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Parenting Teenagers: Sure It’s Tough Today, But It’s Not Impossible

Are you finding it challenging to live with your teenager? You’re not alone! It’s normal to experience conflicts and disagreements during this crucial period of your child’s development. But don’t worry, there are ways to navigate this stage without losing your sanity. Let’s share some tips and tricks on how to maintain a healthy and positive relationship with your teen. Together, we can make this journey a little bit easier.

The blogs that will follow this first one will share seven principles, they are much more like proverbs than promises, they are not guarantees. Children don’t come with guarantees (I think it’s because if they did too many would get sent back) but there are these principles in parenting that if you apply them will help you avoid mistakes and succeed as parents.

SETTING THE SCENE: To quote a teenager “But why?”

Adolescence is now and always has been a tough time. In fact, it’s about the most difficult stage of change in life. Unfortunately, at the same time children begin to progress through their adolescence, their parents move through their new stage in life in which they begin to experience new and bizarre things. Things like partial memory loss! And the thing they most commonly forget is their own adolescence.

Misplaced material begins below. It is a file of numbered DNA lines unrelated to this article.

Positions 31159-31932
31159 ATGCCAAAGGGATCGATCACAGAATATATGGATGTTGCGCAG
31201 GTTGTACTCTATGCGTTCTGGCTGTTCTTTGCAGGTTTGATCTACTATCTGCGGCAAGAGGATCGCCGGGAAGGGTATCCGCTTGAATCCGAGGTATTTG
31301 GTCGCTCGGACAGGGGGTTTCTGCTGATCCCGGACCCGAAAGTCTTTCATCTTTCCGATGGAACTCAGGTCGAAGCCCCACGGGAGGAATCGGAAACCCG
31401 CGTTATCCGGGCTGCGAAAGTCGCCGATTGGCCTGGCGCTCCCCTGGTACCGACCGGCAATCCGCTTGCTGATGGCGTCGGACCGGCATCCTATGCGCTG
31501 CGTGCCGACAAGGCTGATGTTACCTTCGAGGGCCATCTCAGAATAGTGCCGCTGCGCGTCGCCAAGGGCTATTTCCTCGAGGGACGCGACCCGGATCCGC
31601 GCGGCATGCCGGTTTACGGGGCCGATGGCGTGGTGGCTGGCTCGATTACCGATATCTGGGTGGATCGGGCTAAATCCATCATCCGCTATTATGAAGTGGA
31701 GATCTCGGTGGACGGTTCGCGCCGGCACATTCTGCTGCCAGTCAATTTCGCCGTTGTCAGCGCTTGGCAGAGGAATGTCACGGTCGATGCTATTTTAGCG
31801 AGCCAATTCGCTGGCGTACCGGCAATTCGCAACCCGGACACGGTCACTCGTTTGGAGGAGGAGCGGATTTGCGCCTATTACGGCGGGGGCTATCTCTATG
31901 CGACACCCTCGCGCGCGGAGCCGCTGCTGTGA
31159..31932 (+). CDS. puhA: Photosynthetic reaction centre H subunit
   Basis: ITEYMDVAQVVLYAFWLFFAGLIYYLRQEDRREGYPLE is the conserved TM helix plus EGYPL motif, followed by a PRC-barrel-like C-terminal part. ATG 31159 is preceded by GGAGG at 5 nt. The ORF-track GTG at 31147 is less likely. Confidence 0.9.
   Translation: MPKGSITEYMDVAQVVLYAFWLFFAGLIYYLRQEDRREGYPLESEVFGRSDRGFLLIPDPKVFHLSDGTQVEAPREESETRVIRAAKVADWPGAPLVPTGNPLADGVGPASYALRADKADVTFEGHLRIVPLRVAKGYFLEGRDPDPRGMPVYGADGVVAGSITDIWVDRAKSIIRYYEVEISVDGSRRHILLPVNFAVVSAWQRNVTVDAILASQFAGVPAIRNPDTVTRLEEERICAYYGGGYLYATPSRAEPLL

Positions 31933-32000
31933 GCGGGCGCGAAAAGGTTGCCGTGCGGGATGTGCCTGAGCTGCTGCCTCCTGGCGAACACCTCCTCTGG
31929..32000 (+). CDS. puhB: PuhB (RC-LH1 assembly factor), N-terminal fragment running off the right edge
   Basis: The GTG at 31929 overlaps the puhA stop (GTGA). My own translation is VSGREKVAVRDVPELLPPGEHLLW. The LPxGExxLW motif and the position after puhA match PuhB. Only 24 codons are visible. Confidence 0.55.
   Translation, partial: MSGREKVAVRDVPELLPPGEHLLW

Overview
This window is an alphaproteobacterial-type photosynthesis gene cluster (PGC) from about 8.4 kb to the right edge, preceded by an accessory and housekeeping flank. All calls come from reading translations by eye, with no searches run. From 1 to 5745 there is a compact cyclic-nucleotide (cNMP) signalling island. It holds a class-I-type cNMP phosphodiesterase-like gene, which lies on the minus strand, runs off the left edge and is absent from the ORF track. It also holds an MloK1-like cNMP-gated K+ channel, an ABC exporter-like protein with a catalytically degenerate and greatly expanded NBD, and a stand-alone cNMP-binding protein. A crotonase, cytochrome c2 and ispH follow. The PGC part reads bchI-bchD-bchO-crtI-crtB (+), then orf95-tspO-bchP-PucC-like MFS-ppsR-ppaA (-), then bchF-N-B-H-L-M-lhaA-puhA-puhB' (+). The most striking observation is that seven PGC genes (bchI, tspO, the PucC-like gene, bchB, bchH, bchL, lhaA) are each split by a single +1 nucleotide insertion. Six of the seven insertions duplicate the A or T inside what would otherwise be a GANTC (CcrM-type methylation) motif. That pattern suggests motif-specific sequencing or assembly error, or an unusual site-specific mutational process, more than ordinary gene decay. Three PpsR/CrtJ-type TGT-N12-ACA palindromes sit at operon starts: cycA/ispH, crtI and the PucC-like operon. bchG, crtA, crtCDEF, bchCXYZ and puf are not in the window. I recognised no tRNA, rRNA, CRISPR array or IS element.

As a parent you reflect on being a teenager and remember the thrill of new discovery, the wonder of it all, the excitement, the anticipation, the hopes, the energy, the adventure. You forget the pimples, the awkwardness, the gawkiness, the lack of motivation, the self-doubts, and the fears.

I want to remind you of that a bit here. I want to remind you that it is now, and it always has been difficult to be an adolescent. I’d also like to remind you that it is now, and always has been, difficult to live with an adolescent.

Well over 100 years ago Mark Twain said “When a boy turns 13 you should put him in a barrel, nail it shut, and feed him through a knot hole. When he turns 16 you should plug up the knot hole. They’ve been a problem for a long time!

This blog, and the book that it will grow into, provides information, ideas and encouragement to help you navigate the smoothest possible pathways and achieve the best possible outcomes for your teenager – and you.